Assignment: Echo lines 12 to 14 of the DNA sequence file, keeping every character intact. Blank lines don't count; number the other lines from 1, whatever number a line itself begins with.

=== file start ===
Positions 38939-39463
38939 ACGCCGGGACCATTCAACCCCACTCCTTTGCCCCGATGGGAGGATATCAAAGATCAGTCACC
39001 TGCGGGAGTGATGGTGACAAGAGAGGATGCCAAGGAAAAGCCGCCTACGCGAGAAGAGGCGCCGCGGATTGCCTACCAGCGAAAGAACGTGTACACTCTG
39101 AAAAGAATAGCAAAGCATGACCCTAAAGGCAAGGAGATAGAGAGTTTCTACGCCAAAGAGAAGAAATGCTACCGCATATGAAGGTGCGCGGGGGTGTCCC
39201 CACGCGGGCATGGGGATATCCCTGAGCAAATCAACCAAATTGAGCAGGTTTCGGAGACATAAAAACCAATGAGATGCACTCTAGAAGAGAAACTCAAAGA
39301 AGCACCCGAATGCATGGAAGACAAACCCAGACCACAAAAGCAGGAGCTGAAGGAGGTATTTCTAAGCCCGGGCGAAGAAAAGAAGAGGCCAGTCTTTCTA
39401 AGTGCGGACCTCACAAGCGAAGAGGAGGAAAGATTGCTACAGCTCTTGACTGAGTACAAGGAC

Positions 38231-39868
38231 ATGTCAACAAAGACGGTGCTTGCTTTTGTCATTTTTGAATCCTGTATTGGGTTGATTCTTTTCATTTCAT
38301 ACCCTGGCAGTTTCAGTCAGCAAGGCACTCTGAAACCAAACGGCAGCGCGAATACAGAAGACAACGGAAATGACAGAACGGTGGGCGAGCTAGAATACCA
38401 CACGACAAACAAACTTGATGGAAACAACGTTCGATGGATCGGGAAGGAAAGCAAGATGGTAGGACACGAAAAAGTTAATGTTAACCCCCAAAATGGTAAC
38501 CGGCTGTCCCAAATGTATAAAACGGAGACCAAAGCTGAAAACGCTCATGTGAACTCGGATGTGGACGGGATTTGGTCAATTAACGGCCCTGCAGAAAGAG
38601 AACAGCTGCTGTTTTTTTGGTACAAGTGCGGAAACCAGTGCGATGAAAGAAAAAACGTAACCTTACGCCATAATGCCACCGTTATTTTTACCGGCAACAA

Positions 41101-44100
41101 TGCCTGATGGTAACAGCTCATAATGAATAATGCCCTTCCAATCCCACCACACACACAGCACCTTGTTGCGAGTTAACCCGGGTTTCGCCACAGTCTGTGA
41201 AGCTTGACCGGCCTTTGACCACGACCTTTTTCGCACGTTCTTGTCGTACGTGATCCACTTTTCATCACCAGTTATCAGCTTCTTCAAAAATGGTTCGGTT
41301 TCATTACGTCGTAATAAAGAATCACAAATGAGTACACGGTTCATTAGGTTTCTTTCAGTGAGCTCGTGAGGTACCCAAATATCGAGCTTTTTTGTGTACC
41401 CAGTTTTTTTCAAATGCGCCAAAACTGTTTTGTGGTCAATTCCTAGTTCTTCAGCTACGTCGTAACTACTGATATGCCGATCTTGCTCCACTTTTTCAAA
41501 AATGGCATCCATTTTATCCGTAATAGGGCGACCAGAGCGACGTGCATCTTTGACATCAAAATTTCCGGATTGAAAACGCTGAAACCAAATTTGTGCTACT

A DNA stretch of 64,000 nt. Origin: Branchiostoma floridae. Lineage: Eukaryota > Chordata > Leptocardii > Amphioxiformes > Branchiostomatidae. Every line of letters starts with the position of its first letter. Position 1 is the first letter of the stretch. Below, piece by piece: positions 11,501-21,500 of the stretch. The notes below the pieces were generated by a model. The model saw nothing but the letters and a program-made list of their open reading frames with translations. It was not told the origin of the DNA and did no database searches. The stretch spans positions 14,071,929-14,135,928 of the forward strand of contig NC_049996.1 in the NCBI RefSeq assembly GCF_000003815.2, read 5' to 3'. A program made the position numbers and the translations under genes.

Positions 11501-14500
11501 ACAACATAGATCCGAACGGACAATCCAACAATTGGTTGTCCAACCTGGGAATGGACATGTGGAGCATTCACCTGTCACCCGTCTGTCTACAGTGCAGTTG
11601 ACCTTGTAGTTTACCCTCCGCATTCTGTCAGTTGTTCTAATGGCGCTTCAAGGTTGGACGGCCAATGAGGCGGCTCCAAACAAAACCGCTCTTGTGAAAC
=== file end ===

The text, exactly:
38501 CGGCTGTCCCAAATGTATAAAACGGAGACCAAAGCTGAAAACGCTCATGTGAACTCGGATGTGGACGGGATTTGGTCAATTAACGGCCCTGCAGAAAGAG
38601 AACAGCTGCTGTTTTTTTGGTACAAGTGCGGAAACCAGTGCGATGAAAGAAAAAACGTAACCTTACGCCATAATGCCACCGTTATTTTTACCGGCAACAA

Positions 41101-44100